When he first did Rufus Does Judy, I couldn’t get excited about it. I wasn’t a Judy Garland fan and didn’t really see the point. Much later, I caught it on TV and then got the point, so seeing it live became a must. By the interval, I wasn’t sure but the second half (when he came on as a queen in crown and robe!) soared and my the end I was absolutely convinced. The arrangements are terrific and his extraordinary voice really suits these songs. The Britten Sinfonia, under Stephen Oremus, was a great backing band, though a shade too loud occasionally, burying the voice. Highlights included two songs with just piano – Gershwin’s A Foggy Day and Noel Coward’s If Love Were All – plus You Go To My Head, Putting on the Ritz, Zing! Went the Strings of My Heart and Chicago. Martha’s almost stole the show with a brilliant version of Stormy Weather (in tutu, tiara and some accomplished but tongue-in-cheek ballet moves!).

So, not arrogant…..yes, brave……yes, chutzpah……and two fine musical evenings I shall cherish with all the other Wainwright-McGarrigle memories.

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I don’t really share the fascination and adulation many still have with Judy Garland over 40 years after her death. I’d even go as far as to say that way too much has been said and written about her. In fact, I find the obsession with dead ‘stars’ in general a bit difficult. Not a great starting point for this show then!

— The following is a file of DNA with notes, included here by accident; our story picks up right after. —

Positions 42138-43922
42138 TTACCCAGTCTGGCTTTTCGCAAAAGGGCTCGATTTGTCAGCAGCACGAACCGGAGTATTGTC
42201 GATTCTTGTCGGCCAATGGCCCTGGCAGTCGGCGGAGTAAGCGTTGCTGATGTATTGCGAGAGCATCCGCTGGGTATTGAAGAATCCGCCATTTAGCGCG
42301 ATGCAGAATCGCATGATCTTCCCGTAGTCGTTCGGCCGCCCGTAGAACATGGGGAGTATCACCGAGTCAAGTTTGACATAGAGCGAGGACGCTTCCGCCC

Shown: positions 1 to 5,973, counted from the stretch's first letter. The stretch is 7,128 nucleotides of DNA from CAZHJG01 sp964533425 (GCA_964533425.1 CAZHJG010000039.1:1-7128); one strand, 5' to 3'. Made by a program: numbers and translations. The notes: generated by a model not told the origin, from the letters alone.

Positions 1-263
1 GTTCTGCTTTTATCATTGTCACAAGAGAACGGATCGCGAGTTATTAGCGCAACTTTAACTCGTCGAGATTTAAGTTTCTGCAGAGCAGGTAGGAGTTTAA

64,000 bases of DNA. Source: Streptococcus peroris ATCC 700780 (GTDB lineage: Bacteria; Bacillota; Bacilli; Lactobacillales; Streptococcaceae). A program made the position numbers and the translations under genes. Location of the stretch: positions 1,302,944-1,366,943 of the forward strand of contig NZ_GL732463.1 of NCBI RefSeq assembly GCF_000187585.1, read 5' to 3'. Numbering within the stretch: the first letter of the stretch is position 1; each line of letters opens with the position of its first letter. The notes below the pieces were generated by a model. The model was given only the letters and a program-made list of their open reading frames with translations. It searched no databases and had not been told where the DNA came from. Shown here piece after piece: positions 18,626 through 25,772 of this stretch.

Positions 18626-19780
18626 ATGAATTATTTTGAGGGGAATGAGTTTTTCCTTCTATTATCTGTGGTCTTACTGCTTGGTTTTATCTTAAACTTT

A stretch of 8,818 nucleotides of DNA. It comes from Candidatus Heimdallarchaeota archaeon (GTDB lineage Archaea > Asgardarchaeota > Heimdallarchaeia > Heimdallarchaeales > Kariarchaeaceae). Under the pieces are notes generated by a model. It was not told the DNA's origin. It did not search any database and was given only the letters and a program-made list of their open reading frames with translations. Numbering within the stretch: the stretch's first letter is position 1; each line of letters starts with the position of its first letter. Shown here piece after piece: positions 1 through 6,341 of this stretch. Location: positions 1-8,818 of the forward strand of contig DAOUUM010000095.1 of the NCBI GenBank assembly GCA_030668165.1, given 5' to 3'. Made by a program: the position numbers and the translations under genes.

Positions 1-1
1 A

By focusing on a very short period at the end of her life, what playwright Peter Quilter has done is delivered something with more psychological depth than your average biographical play. I can’t say I entirely understand what turns someone into the wreck she was at the end of her life, but the play does help you begin to understand.

The action takes place in her London hotel room (finely detailed design from the great Bill Dudley) and the Talk of the Town where she is performing a five-week stint. The two men in her life are the other main characters – gay pianist and confidante Anthony and toy boy fiancée / manager Micky; the motivation of the former seemingly genuine but the later somewhat dubious. By playing out the tempestuous will-she-won’t-she-perform back story alongside concert scenes, the play explores the psychological and emotional journey they’re all on. I was a bit shocked when the hotel room wall rose to reveal a small band, but these performance scenes and snatches are an important element to the story – fortunately they’re played for realism in context rather than concert perfection.

It must be very difficult to play any other character against this larger-than-life icon, but both Stephen Hagan as Mickey and Hilton McRea do extremely well to bring their characters to life. I felt Tracie Bennett occasionally came close to pushing her performance over the edge, but it is an extraordinary acting achievement. At the curtain call, I was so exhausted I only just managed to get to my feet to join the spontaneous ovation, while she bounced on stage looking like she could do it all over again!

To turn this cynic around is no mean achievement and to witness Tracie Bennett’s own star performance is an unmissable treat.